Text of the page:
While I had experienced a small amount of online multiplayer when playing Phantom Dust (represent) on Xbox Live, I had never really had that big experience that convinced me it was the future or anything. When I finally got Mario Kart DS into my hands, I wasn't that convinced either. Sure, the service worked fine, but matchmaking took too long, friend codes (one 12 digit code PER GAME) were the worst, lag was pretty rough, and races were extremely limited both in number of players and playable tracks. I was a bit disappointed. My dreams of 12 player, fully functional online Mario Kart would have to wait until another day. Still, there I was playing a fully 3D game online through my handheld, it felt like the future.



Nintendo quickly began to garner a lot of criticism in regards to its online functionality around 2005-2006. Microsoft's Xbox 360 had just rolled into town to school everyone on the future of digital purchases and online multiplayer. Those early days were exciting weren't they? Microsoft offered friend lists, voice chat, a party system, quick and easy to use matchmaking, when you played Call of Duty 2 with your friends, it felt like they were there.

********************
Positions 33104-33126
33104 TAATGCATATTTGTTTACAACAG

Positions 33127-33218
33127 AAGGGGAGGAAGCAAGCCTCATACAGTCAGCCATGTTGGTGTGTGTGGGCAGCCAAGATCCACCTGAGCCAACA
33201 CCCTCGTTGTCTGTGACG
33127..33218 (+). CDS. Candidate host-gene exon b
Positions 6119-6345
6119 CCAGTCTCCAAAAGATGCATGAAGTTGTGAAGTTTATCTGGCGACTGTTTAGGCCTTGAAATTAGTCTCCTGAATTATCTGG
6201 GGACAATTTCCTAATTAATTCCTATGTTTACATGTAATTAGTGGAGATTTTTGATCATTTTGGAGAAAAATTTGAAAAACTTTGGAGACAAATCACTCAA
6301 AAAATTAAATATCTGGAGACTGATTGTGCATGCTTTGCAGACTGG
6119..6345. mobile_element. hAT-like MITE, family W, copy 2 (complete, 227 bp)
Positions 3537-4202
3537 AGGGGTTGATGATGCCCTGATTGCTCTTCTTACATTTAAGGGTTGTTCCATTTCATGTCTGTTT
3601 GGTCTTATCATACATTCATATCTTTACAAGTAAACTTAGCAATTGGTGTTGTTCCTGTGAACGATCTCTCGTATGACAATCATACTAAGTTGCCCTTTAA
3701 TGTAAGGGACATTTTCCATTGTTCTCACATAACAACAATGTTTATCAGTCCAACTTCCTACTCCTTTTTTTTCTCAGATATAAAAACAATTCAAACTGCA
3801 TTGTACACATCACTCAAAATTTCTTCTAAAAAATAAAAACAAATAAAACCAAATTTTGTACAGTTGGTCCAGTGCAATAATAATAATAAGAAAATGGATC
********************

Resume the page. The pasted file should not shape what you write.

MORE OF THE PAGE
Then came the Nintendo Wii, with it's promises of WiiConnect24 or whatever, better online functionality, a digital store, and more. Now listen, the Wii was/is great, probably the most underrated console ever. I will stand by that, but let's face it, Nintendo Wifi Connection was still a mess. 

College started in 2007 and I got very poor, very fast. My DS soon became my go-to console because the games were cheaper and went on sale more often. My Wii still got some love in those early college days, but my DS was where it was at. I soon came to accept the fact that it looked like I was going to be pure Nintendo throughout college.